Teaching wise water use, from Africa to Tajikistan.

Story from the Water Institute newsletter, March 2012. Republished with permission. Photo by Faculty of Environment.

Larry Swatuk

Larry Swatuk is an associate professor and director of the International Development Program in Waterloo’s Faculty of Environment.

Prior to coming to Waterloo in the fall of 2008, Larry spent 13 years in Africa, the last 11 at the University of Botswana – seven on the main campus in Gaborone and four at the Okavango Research Institute in Maun, where he was Associate Professor of Natural Resource Governance.

He has published extensively on issues pertaining to the ‘wise use’ of the resources of the Okavango River basin. For three weeks during each Canadian summer he teaches a modular course on Water and Security at the University of Western Cape in South Africa – a course he initially developed 11 years ago for the Southern African Development Community region multi-university MSc in integrated water resources management.

Partly due to his training in political science and international relations, Larry specializes not only in decision-making around the use of water resources, but in the training of decision makers for dispute resolution and negotiation on these same resources.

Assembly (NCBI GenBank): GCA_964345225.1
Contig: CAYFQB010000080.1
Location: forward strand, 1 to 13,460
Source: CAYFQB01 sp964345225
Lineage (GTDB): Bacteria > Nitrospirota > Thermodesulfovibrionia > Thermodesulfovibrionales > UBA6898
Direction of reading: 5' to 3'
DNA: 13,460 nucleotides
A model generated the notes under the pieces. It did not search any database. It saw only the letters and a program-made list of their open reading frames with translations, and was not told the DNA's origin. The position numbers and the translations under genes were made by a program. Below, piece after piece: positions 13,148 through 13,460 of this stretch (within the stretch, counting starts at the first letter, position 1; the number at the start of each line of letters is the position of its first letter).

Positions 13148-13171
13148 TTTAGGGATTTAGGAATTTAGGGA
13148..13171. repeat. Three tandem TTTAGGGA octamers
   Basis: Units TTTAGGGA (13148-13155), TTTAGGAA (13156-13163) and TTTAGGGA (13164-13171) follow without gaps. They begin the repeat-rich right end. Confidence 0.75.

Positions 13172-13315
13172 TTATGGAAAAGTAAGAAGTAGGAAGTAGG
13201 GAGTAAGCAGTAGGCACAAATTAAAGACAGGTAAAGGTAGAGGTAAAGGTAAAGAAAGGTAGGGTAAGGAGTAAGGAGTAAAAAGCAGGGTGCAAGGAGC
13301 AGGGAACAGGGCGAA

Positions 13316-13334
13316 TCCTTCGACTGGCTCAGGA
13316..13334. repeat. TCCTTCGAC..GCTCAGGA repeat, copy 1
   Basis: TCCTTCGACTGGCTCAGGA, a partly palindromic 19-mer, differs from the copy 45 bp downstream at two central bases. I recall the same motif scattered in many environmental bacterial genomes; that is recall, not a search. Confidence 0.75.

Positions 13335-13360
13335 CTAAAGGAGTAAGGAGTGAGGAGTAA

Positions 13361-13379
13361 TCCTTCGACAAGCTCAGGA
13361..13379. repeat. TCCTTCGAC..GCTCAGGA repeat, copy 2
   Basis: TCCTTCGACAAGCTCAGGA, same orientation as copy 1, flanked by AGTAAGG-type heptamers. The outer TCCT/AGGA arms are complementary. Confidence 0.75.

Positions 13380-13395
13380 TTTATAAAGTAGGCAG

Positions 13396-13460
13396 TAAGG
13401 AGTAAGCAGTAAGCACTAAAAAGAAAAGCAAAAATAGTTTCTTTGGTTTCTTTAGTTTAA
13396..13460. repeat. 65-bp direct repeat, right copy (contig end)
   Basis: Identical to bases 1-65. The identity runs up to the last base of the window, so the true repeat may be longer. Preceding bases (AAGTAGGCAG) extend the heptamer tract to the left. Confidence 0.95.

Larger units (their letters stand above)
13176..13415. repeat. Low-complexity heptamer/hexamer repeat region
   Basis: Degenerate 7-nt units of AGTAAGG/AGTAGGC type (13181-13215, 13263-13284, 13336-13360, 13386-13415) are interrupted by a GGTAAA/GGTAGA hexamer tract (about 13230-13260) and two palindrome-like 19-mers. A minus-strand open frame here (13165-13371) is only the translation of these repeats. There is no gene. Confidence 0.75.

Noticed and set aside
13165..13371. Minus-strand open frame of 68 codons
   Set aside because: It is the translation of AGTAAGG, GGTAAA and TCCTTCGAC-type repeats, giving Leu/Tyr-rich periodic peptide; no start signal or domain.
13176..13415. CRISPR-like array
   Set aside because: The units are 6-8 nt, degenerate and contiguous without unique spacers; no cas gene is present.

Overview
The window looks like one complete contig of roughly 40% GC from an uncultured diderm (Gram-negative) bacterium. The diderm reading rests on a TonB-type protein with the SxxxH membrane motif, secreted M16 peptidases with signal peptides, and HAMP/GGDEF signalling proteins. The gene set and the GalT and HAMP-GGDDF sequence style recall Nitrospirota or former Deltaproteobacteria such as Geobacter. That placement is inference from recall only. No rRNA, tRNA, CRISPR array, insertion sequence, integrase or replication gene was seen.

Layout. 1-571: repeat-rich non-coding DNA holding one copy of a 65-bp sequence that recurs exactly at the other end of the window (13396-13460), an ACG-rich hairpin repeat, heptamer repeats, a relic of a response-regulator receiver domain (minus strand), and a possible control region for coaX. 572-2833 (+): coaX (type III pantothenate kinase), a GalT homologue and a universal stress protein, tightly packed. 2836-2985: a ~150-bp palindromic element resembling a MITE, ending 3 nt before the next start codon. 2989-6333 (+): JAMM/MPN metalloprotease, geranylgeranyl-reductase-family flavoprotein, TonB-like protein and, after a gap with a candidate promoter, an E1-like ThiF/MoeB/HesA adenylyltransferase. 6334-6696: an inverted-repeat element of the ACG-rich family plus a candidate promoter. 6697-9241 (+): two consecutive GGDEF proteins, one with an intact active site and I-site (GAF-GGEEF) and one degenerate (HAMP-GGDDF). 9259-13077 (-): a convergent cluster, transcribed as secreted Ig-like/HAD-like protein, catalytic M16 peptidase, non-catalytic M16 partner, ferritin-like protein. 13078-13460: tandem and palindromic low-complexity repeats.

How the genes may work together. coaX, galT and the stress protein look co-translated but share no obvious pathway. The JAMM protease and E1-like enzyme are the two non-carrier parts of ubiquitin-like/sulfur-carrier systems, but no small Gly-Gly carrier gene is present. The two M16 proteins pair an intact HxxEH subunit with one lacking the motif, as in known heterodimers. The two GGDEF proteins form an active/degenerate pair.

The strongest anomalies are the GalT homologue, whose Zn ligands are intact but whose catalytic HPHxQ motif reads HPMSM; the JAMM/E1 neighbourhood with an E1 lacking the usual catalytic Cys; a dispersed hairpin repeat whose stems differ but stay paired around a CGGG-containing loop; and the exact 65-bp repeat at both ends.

In 2008 he produced a training manual based on his experiences for the United Nations Development Programme (UNDP)-sponsored Cap-Net (available free online in 3 languages), and continues to facilitate short courses, most recently for the UNDP/Organization for Security and Co-operation in Europe in Dushanbe, Tajikistan and in Delft, The Netherlands through UNESCO’s From Potential Conflict to Cooperation Potential program.

Larry was instrumental in recently establishing a new Master of Development Practice (MDP) program through Waterloo’s School of Environment, Enterprise and Development (SEED). The program aims to produce graduates with a set of practical skills and functional forms of knowledge in the interrelated areas of management, social science, physical science, and health as they relate to the practice of international development.

The program is part of an international network of 25 universities put together by the MacArthur Foundation that strives to fill the serious practical and multi-disciplinary gaps in existing international development studies programs that do not match the needs and aspirations of young people today. As part of this program, the MDP at Waterloo will offer a series of four water courses (three online) for those wishing to pursue water resource management as their area of concentration.

Larry continues to research and educate on opportunities and challenges of implementing integrated water resources management in Southern Africa.